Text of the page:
Homeland Security Announces Foreign Students May Not Be In U.S. If Their College Conducts Courses Online Only

(AP Photo/Charles Krupa, File)
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FILE – In this March 7, 2017 file photo, rowers paddle down the Charles River past the campus of Harvard University in Cambridge, Mass. A federal judge in Boston is scheduled to hear closing arguments Friday, Nov. 2, 2018, in a highly publicized lawsuit alleging that elite Harvard discriminates against Asian-Americans. Much of the spotlight has been on affluent Chinese-Americans with stellar academic scores who say the college rejects Asians in favor of lesser-qualified applicants. They say factoring in race hurts Asian-Americans. (AP Photo/Charles Krupa, File)

In the afternoon on July 6, the Department of Homeland Security, Immigration and Customs Enforcement announced that foreign students on F-1 and M-1 non-immigrant visas will not be allowed to remain physically present in the U.S. (or will be denied visas to enter the U.S. if they’re not already in country) if the college or university they are attending is conducting all courses online for the Fall 2020 semester.

Earlier it was announced that Harvard will remain in “online only” status for the Fall 2020 semester.  So foreign students enrolled at Harvard will be required to “attend” online classes from their home country, and not from housing near campus.  With undergraduate tuition nearly $50,000, Harvard students might be forced into a decision to transfer to a school offering in-person instruction in order to remain in the US or to secure a visa to travel to the US. But, attempting to transfer this close to the scheduled start of classes would likely be extremely difficult.

Yale has also announced it will be holding most classes online.

Several weeks ago, all campuses of the California State University System announced that they would be offering only “on-ine courses” for the Fall 2020 semester.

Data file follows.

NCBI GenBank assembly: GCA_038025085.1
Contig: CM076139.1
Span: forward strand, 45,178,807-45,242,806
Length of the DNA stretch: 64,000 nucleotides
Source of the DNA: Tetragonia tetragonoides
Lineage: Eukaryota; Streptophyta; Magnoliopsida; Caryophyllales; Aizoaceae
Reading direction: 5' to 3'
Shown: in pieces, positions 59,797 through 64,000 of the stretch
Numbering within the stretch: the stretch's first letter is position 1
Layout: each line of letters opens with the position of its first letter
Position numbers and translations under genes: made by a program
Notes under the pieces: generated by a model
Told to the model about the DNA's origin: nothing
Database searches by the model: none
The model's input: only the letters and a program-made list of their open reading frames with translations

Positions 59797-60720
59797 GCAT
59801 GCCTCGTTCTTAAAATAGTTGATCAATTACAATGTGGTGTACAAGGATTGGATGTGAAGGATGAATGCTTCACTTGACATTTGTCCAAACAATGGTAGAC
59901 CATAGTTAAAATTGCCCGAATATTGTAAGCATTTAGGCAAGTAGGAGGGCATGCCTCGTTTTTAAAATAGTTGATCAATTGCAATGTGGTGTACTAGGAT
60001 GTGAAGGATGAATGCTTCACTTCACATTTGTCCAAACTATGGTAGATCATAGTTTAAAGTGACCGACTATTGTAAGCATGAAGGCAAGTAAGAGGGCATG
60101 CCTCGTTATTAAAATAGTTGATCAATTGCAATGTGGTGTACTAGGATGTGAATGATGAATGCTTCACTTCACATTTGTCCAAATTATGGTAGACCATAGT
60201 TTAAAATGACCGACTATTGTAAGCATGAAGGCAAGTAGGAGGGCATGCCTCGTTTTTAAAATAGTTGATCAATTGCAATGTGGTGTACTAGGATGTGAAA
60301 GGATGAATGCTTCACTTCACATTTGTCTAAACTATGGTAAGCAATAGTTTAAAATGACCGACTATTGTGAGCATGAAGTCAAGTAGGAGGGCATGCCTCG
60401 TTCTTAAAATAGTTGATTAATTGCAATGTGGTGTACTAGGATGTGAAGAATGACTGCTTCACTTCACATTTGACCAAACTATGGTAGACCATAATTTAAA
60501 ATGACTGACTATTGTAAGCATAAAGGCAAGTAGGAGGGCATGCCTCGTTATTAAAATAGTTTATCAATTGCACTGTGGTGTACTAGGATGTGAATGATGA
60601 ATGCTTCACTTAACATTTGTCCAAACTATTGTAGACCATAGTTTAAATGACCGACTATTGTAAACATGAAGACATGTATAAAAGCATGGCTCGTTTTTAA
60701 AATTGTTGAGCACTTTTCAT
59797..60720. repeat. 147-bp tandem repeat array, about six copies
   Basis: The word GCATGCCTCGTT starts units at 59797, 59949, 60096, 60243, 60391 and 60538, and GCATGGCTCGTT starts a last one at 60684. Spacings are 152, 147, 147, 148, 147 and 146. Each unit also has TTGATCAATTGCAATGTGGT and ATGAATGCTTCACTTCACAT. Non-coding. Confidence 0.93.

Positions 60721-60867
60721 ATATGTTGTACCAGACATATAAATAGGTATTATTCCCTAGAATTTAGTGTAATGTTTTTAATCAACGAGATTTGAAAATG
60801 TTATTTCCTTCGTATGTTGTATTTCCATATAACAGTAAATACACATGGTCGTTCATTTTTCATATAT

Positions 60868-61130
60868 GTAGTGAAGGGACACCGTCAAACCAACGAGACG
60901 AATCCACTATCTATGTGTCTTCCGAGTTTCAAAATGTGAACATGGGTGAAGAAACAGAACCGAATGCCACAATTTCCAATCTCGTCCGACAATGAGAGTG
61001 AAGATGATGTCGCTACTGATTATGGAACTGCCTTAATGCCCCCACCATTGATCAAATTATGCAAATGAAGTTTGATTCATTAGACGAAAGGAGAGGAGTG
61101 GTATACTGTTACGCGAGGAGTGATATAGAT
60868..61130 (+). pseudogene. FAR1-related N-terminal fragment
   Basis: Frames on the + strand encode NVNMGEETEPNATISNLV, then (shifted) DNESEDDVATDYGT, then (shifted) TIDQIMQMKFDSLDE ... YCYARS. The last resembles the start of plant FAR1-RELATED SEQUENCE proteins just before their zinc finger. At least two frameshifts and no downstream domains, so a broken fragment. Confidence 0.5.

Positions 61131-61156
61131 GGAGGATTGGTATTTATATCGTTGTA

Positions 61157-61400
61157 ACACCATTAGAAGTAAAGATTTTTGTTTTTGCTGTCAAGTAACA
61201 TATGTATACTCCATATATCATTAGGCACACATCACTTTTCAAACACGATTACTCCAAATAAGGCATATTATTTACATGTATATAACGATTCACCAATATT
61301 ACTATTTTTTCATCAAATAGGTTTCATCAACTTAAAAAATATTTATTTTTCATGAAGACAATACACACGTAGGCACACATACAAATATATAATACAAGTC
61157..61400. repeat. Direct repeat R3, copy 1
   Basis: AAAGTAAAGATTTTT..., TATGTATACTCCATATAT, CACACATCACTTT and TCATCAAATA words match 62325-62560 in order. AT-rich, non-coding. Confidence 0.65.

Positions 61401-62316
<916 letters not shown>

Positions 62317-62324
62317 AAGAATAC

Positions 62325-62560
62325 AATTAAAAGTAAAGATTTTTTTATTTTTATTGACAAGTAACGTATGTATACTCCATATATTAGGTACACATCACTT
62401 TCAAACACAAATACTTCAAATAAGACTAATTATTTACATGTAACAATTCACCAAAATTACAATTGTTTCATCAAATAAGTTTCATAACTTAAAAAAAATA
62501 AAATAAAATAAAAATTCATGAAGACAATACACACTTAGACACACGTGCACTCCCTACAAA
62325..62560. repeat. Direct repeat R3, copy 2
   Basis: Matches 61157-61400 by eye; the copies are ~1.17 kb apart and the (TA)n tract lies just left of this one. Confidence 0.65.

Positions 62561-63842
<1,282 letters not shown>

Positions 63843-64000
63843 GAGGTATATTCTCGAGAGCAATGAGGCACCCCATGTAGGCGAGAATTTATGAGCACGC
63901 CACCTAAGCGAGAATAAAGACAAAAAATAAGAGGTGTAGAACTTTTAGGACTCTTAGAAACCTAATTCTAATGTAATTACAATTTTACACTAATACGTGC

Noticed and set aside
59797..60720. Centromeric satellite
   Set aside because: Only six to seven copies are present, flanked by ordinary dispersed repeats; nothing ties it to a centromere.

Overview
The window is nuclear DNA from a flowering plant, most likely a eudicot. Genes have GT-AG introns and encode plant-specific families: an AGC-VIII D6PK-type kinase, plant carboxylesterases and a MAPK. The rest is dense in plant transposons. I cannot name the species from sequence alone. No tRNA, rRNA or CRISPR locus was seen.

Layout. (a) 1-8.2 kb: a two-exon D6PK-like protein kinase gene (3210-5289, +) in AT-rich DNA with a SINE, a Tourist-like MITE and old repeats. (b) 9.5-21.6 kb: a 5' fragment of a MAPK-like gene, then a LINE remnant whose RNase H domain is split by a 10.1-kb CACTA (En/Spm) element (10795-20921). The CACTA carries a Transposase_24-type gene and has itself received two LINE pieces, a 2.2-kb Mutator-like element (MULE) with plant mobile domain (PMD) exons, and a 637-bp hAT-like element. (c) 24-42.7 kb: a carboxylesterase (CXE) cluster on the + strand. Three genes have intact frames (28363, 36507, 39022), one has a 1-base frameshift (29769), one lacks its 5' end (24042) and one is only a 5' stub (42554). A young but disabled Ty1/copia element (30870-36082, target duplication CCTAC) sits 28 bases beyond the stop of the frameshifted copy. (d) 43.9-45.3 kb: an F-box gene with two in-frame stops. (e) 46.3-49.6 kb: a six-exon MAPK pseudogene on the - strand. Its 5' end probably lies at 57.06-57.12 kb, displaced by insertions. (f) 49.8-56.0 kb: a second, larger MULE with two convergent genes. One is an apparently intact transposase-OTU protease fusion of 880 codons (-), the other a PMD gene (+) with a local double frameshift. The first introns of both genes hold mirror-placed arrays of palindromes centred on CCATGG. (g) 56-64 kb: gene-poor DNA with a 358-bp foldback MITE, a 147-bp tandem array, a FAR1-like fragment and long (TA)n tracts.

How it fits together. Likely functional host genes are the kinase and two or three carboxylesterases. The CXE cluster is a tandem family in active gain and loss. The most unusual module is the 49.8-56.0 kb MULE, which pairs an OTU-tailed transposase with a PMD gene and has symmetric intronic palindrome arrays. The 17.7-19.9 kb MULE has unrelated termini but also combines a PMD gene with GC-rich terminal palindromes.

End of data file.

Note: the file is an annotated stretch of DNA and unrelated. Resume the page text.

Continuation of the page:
The separate University of California system, comprised of nine campuses, has also announced that it will offer most courses online.

Stanford is taking an unusual approach, welcoming incoming freshmen to campus and as returning seniors on track to complete their degree.  To maintain social distancing requirements, sophomores and juniors will be attending classes remotely.

DHS has already contemplated the possible use of limited “in person” classes as one way to “work around” the visa restrictions for foreign students. DHS will be requiring schools to certify on a student-by-student basis that the entire program is not available online, and that the student will be enrolled in at least one “in-person” course during the semester.

Some commentators on Twitter are pointing out the logistical and practical difficulties that some foreign students might face in trying to attend online from their home countries — including internet limitations, time-of-day differences, and inability to access some teaching devices employed inside the United States.

For example, in order to block certain content, China does not allow domestic users access to the Google “G Suite” administrator tools.  If on-line instructions requires access to materials obtained through G Suite tools, students in China will likely be unable to access all the materials necessary to do the course work.


Foreign students now in the country who will be enrolled in an “onli0ne only” university in the fall must either transfer to a school with in-person instruction or depart the country; remaining in the country will subject them to removal proceedings.

Foreign students not now in the country will not be issued student visas to travel to the United States if their school is conducting “online only” instruction. The school must certify that the student is scheduled to attend at least one in-person class.

Schools are required to report to DHS if a student changes his course schedule after the beginning of the semester and adopts a schedule that consists only of on-line instruction.

This is likely to cause an outbreak of protests on college campuses this week, or will possibly contribute to greater protest activities in various cities around the country.  I’ve always been struck by the fact that if you take a few minutes to scan the video of most protests marches that have taken place over the past four to five weeks a significant number of the protesters are college age or 20-somethings.  So this announcement will likely be just one more “cause” for them on behalf of minority interests which they will claim are being attacked by the Trump Administration.


At the same time, this gives the Trump Administration more time and flexibility to take a closer look at the status of foreign students that have been admitted into the US on non-immigrant visas – an examination that Attorney General Barr commented on in an interview a couple weeks ago when addressing the national security threats to the United States, primarily from China.


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